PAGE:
WTF is California’s proposed ‘Delete Act’?

This article is a WTF explainer, in which we break down media and marketing’s most confusing terms. More from the series →

Originally published on August 24, 2023, this article has been updated to include an explainer video skit.

The California Consumer Privacy Act (CCPA) and California Privacy Rights Act (CPRA) have made the Golden State a pioneer in crafting modern data privacy legislation. Now, another bill is gaining momentum that could give California residents even more protection against data brokers — but is one that has the ad industry rushing to stop it.

The “Delete Act,” officially known as Senate Bill 362, was introduced in April by California State Senator Josh Becker (D-Menlo Park) and would give consumers a way to delete their personal information from every data broker in the state through a single verifiable consumer request. (The proposal comes less than a year after CPRA went into effect in January).

California isn’t the only state going after data brokers. Vermont, Texas and Oregon have also passed laws that create data-broker registries, with Vermont’s in effect since 2019, Texas’s taking effect in next month and Oregon’s starting in 2024. Federal regulatory agencies including the Consumer Financial Protection Bureau and the Federal Trade Commission have also opened inquires into the industry. And in Congress, the Energy & Commerce Committee opened a bi-partisan investigation in April by sending letters to dozens of data brokers asking for information about how they collect and use consumer data.

For Digiday’s ongoing WTF Series about the complexities of the ad-tech world here’s an explainer about the “Delete Act,” what the bill entails, the privacy groups in favor of the proposal and why the ad industry wants to quash it.

What is the Delete Act?

California’s current privacy laws give California residents expanded control over their personal information, but they currently have to ask every single data broker to delete their data — a tricky task when many of the companies that collect and share data aren’t household names.

If the “Delete Act” passes, it would update CPRA and create a way for consumers to have all their data deleted en masse. (The current law only requires data brokers to delete data but doesn’t apply to data that brokers collect from elsewhere.) The bill also would require data brokers to register with a recently formed “California Privacy Protection Agency” and disclose the types of data they collect.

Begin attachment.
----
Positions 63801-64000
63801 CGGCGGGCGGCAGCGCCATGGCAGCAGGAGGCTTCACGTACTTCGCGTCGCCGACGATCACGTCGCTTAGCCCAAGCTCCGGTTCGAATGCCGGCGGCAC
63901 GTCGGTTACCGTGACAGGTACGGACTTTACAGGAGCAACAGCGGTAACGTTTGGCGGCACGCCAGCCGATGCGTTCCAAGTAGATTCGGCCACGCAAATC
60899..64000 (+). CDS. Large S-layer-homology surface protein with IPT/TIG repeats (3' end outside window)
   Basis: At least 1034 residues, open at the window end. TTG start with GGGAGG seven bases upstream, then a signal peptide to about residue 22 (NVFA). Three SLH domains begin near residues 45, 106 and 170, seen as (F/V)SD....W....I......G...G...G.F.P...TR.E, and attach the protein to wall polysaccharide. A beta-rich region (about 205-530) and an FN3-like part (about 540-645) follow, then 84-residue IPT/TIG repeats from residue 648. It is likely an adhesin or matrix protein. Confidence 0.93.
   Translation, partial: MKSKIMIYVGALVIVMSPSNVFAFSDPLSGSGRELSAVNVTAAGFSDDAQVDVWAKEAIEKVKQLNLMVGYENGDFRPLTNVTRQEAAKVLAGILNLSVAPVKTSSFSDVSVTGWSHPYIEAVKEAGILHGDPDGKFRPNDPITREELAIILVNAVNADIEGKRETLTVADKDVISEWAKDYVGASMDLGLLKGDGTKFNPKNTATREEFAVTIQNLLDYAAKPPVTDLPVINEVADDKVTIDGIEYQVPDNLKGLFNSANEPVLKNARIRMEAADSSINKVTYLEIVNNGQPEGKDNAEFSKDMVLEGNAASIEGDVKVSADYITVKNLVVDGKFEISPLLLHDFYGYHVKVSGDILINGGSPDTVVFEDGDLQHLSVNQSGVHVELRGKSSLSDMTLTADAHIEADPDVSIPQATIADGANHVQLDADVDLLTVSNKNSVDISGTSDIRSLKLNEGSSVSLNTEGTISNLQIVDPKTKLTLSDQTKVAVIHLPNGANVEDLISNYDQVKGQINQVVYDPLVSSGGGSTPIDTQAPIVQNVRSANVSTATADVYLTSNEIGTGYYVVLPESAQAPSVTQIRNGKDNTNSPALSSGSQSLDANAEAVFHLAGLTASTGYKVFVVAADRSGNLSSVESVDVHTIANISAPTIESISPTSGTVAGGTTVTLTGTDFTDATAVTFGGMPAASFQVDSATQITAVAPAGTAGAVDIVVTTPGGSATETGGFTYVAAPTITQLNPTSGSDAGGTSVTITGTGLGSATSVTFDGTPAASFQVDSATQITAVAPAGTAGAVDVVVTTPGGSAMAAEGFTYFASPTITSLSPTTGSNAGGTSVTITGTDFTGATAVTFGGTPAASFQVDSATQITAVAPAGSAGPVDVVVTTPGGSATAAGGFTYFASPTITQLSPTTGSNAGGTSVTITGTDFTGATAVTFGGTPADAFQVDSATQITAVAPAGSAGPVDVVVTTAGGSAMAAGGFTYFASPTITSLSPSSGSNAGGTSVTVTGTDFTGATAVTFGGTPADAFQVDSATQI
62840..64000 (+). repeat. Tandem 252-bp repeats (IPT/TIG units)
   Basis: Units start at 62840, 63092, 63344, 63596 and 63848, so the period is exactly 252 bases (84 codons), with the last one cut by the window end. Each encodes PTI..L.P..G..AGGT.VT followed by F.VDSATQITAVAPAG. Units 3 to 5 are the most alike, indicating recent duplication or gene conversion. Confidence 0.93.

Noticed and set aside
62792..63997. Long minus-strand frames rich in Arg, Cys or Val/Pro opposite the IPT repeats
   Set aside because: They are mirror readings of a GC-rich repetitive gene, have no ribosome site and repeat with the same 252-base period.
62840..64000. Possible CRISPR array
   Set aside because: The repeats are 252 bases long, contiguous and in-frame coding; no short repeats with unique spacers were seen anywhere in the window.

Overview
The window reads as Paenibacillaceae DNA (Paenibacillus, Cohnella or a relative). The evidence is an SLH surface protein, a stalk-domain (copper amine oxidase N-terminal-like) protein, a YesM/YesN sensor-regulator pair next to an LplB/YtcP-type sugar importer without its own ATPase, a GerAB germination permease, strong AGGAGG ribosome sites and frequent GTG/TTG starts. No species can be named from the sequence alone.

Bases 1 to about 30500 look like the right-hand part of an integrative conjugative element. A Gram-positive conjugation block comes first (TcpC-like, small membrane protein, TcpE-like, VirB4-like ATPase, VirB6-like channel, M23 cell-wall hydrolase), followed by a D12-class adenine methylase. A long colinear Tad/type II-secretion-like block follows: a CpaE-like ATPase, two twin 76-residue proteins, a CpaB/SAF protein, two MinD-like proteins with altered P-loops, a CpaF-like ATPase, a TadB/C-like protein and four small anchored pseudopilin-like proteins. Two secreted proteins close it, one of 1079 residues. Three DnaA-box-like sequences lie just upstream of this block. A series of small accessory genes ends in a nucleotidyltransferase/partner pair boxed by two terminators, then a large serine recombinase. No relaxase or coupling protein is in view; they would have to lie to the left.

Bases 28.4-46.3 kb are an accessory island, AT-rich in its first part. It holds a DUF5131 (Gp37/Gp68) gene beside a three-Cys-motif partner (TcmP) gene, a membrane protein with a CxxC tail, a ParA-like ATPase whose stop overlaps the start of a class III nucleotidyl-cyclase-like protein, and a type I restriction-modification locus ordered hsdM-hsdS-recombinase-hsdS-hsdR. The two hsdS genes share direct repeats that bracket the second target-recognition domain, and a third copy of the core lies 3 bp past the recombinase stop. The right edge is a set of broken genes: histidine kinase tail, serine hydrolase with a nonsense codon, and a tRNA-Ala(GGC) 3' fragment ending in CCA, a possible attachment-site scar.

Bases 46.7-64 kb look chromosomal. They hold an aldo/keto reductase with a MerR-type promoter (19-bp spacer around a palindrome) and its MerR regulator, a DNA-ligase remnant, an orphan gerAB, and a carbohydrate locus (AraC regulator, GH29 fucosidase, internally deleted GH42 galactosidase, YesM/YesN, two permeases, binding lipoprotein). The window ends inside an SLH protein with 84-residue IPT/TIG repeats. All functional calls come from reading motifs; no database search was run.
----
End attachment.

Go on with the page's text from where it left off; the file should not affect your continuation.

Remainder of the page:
According to the current draft of the bill, consumers would be able to delete their data through a website that would be housed by the California Privacy Protection Agency. The independent watchdog, established through CPRA, would have a deadline to create the website by January 2026 before becoming active later that year. The CPPA, which implements and enforces the state’s privacy laws, endorsed the Delete Act earlier this month. (The CPPA’s leadership team includes privacy experts, professors, lawyers and former regulators including the former CTO of the FTC).

By the middle of 2026, data brokers would be required to access the website at least once a month to process delete requests and fulfill any deletion requests within a month. The bill would also require data brokers to undergo a third-party audit every three years starting in 2028. Data brokers that don’t register with the state would be fined $200 each. Brokers that don’t comply with deletion requests would also be charged a fine of $200 each day for each deletion request.

The Delete Act still needs to pass several legislative hurdles. If state lawmakers want to pass the proposal this legislative session, SB 362 would need to pass the California Assembly by Sept. 14 and get a signature from Governor Gavin Newsom by Oct. 14.

Who supports it?

A variety of organizations are in support of the “Delete Act,” including the Privacy Rights Clearinghouse, one of the bill’s sponsors. Emory Roane, policy counsel for the Privacy Rights Clearinghouse, said the goal is to “harmonize” the Delete Act as much as possible with the CCPA and CPRA while fitting it into existing data-broker registration requirements.